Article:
The Miller School of Medicine and the Council on Foreign Relations (CFR) held a joint meeting last Friday to discuss the findings of an independent task force report, “The Emerging Global Health Crisis: Noncommunicable Diseases in Low- and Middle-Income Countries.” Task force leader Thomas J. Bollyky, CFR’s senior fellow for global health, economics and development, led the discussion — moderated by UM President Donna E. Shalala, who is a member of the task force — with faculty and students.
Shalala opened the discussion by noting that noncommunicable diseases are a little-discussed topic, despite the fact that they are now the leading cause of death in developing countries. In fact, the CFR considered the situation grave enough that it gathered its first task force ever devoted to a global health matter.
Mario Stevenson, Ph.D., is considered one of the country’s foremost scientists in HIV and infectious disease. Here, he chats with the Medical Communications team and discusses his work to find an HIV vaccine and cure and how he’s built a team of world-class UM scientists to help him in the fight.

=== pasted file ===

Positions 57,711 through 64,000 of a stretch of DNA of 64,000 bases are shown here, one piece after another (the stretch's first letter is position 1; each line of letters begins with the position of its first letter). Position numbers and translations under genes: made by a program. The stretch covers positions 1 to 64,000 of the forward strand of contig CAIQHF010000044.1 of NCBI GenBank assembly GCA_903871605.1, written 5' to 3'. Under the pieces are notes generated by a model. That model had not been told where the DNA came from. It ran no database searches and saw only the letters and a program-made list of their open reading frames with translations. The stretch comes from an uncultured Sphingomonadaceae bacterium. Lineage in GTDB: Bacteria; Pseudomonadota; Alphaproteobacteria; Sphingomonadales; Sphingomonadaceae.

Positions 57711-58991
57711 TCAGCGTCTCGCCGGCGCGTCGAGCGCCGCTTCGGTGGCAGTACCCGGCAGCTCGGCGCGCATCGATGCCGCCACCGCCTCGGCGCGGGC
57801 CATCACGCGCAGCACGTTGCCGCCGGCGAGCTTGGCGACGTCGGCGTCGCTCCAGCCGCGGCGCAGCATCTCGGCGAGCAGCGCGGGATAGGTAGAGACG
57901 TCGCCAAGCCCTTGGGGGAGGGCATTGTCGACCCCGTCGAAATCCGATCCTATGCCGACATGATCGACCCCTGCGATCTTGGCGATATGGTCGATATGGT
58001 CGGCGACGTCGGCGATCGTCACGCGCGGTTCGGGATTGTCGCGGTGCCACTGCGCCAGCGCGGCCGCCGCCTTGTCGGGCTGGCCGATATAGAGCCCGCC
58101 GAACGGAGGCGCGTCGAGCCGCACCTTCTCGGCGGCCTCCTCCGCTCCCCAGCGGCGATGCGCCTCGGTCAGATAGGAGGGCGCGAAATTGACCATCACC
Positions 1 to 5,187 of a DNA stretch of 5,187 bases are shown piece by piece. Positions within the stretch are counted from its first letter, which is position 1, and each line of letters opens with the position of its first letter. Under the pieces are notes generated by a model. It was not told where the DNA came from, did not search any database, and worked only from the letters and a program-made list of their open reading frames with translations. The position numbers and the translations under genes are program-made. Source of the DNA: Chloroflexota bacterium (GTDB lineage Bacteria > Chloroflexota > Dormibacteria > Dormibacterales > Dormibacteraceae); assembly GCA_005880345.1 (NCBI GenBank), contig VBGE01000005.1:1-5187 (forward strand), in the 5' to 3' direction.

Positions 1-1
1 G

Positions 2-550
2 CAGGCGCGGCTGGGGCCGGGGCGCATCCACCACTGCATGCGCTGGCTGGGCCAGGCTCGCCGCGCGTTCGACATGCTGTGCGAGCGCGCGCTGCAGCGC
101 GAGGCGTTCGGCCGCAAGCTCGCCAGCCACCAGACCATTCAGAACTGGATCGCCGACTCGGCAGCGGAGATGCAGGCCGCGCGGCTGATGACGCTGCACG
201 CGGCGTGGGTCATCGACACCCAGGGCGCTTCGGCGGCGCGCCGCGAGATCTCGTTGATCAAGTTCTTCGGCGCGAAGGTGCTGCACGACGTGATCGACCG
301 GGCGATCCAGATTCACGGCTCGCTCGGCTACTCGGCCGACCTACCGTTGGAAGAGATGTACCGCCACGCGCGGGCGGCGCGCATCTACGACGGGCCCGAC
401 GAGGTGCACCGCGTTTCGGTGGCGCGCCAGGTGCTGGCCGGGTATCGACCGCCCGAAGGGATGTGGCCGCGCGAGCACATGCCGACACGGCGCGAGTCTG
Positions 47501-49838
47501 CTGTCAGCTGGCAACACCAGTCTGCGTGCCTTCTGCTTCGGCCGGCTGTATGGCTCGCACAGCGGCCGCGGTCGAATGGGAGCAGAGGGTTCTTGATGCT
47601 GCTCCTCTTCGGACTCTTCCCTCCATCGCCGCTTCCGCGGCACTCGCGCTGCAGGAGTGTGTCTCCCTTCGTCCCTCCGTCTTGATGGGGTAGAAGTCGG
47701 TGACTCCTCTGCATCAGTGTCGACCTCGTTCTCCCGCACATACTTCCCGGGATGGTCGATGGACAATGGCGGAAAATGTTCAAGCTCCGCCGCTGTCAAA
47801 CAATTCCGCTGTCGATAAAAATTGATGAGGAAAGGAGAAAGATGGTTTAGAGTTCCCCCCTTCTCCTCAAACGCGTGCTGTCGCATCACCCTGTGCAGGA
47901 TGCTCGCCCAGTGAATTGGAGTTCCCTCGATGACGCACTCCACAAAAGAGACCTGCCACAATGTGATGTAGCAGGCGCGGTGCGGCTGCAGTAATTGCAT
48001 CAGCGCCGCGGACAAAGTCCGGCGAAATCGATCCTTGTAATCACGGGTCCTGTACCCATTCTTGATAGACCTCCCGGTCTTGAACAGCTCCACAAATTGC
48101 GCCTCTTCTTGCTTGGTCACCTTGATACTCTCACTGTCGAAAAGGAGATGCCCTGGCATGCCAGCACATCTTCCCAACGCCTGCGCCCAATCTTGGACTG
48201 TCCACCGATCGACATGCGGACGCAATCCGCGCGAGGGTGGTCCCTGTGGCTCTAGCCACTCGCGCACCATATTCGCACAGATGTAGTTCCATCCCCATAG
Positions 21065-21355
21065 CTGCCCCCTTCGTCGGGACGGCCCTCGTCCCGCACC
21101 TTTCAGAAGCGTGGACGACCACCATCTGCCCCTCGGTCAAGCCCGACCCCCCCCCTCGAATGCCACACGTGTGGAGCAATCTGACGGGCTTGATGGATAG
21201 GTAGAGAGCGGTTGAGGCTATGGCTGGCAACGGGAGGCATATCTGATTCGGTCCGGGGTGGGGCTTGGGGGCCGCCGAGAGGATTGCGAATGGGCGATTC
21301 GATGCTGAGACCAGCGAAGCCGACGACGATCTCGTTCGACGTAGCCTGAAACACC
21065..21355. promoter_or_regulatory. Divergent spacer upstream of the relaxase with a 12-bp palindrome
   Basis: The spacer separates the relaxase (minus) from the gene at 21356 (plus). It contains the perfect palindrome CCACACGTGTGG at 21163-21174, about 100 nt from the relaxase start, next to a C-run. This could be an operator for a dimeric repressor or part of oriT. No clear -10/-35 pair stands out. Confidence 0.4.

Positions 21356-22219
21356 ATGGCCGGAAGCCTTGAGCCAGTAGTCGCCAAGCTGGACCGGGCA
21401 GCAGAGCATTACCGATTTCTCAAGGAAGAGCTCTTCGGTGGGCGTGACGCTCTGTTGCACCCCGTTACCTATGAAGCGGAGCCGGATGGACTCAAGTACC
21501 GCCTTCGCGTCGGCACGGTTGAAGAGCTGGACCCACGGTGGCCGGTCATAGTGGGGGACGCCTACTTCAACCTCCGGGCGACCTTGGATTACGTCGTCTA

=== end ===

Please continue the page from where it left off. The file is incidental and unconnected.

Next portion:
Alberto Ramos, M.D., MSPH, assistant professor of clinical neurology at the University of Miami Miller School of Medicine, has written a corresponding editorial to the much publicized study that indicates people who sleep more than eight hours a night may have an increased risk of stroke. Both were published in the February 25 online issue of Neurology, the medical journal of the American Academy of Neurology.
A team of Miller School of Medicine researchers, working with investigators from three other institutions, has identified a relationship between a family of lipid modifications of a growth factor, and how that growth factor may regulate cellular fate and growth. This discovery may begin to show how the function of these proteins is modified by metabolic activity in both developmental and disease settings.
Thirty years later, at least eight members of the Mller School Class of ’85 are still in the same place where their medical careers started — working not as students, but as fulltime faculty members and attending physicians at the Miller School of Medicine.
A select group of graduate students at the Miller School of Medicine recently had the opportunity to highlight their work tackling some of the world’s most pressing and complex public health problems.The 46 students took part in the Department of Public Health Sciences’ 2015 Annual Public Health Graduate Student showcase and reception February 12. It was the third year for the